This is the book whose title has become synonymous with managing teams in software companies. Though this 2nd edition came out in 1999, most of the content is identical to that of the original 1987 edition. 22 years later, that's a problem. So much of our common practices and conventional wisdom have changed (in part due to the impact of this book) that much of the advice in the book is obsolete. True, gems like the inverse relationship between noise and code quality will likely stay relevant for a century, but most of this book is about getting programmers to work together. The fact is, today's programmer is a different beast from the programmer of the '80s.
For more up-to-date material, you might look to the Joel on Software books, or any number of blogs.
Much of this book is spent explaining what should be obvious to the best managers, but which corporate culture and priorities tend to work against. In general, the book looks more at typical mistakes than at recipes for success. At the same time, the advice is solid and they often provide data to back up their assertions. If I was a manager at a typical and mediocre corporation, I would not recommend this book too much-- it is hell fighting against corporate culture. However … more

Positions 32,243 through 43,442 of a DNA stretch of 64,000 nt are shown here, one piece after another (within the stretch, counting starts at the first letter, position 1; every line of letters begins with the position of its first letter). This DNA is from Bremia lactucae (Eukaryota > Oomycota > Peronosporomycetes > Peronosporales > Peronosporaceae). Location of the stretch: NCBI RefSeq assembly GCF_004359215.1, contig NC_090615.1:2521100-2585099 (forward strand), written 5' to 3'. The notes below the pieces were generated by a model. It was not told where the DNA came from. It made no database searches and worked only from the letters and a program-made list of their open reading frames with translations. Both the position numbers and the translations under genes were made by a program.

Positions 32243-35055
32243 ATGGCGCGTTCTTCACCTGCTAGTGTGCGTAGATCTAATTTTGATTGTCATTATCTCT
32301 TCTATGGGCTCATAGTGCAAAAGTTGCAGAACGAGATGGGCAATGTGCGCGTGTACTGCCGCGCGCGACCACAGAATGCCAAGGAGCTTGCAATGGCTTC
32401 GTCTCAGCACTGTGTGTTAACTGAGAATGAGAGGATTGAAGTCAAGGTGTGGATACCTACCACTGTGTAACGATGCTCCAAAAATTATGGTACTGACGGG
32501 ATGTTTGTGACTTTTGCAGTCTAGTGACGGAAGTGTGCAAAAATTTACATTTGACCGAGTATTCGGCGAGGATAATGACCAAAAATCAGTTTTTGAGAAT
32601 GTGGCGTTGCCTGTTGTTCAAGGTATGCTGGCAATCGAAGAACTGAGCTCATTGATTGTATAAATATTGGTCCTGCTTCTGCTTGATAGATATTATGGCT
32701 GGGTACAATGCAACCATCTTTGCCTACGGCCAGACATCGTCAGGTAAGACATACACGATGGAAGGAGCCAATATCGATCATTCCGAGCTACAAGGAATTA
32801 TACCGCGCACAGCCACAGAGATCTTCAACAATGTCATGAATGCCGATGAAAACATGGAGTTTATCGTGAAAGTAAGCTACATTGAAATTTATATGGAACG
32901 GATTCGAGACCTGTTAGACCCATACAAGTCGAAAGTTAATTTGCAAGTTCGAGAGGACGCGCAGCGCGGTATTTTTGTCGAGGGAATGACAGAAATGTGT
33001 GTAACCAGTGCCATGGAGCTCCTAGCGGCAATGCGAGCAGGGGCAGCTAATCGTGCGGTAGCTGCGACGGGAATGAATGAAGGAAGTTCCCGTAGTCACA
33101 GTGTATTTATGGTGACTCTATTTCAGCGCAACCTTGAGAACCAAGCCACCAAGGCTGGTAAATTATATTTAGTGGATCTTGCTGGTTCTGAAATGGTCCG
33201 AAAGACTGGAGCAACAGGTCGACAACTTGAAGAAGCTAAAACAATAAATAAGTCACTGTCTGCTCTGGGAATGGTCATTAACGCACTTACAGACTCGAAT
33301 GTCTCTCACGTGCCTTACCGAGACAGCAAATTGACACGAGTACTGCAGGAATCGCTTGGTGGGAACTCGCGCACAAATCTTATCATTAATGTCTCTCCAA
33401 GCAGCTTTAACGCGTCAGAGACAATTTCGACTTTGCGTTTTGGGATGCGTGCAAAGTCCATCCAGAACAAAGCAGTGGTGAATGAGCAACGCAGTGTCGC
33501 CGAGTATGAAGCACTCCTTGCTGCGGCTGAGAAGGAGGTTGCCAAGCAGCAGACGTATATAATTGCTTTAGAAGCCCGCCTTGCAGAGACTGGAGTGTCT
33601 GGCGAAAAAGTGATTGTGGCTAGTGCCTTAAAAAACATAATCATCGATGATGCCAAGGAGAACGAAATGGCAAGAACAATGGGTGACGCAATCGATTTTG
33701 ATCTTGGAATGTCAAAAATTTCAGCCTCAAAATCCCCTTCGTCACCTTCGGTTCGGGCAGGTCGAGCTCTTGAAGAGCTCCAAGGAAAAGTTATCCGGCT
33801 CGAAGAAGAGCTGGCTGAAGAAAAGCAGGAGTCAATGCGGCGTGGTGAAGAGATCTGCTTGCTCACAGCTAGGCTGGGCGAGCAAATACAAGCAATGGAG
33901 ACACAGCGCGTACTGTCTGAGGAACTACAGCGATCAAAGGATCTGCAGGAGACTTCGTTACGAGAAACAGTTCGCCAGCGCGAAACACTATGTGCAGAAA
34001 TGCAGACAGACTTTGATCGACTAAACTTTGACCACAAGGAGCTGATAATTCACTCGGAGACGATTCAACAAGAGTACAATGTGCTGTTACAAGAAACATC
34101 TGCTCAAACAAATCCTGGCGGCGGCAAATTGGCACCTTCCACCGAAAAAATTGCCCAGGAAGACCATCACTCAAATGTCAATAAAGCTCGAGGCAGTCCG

Programming languages come and go with an occasional paradigm shift thrown in. However, the thought processes and the mental gyrations needed to complete large software projects remain largely unchanged in the decade since the first edition of this book was published. Unfortunately, management skills also remained stagnant as well. In this book, the authors lay out the ugly truth as to why much of software development fails. It is not a lack of technical or technological competence on the part of … more
Demarco and Lister demonstrate that the major issues of software development are human, not technical. Their answers aren't easy--just incredibly successful. New second edition features eight all-new chapters. Softcover. Previous edition: c1987. DLC: Management.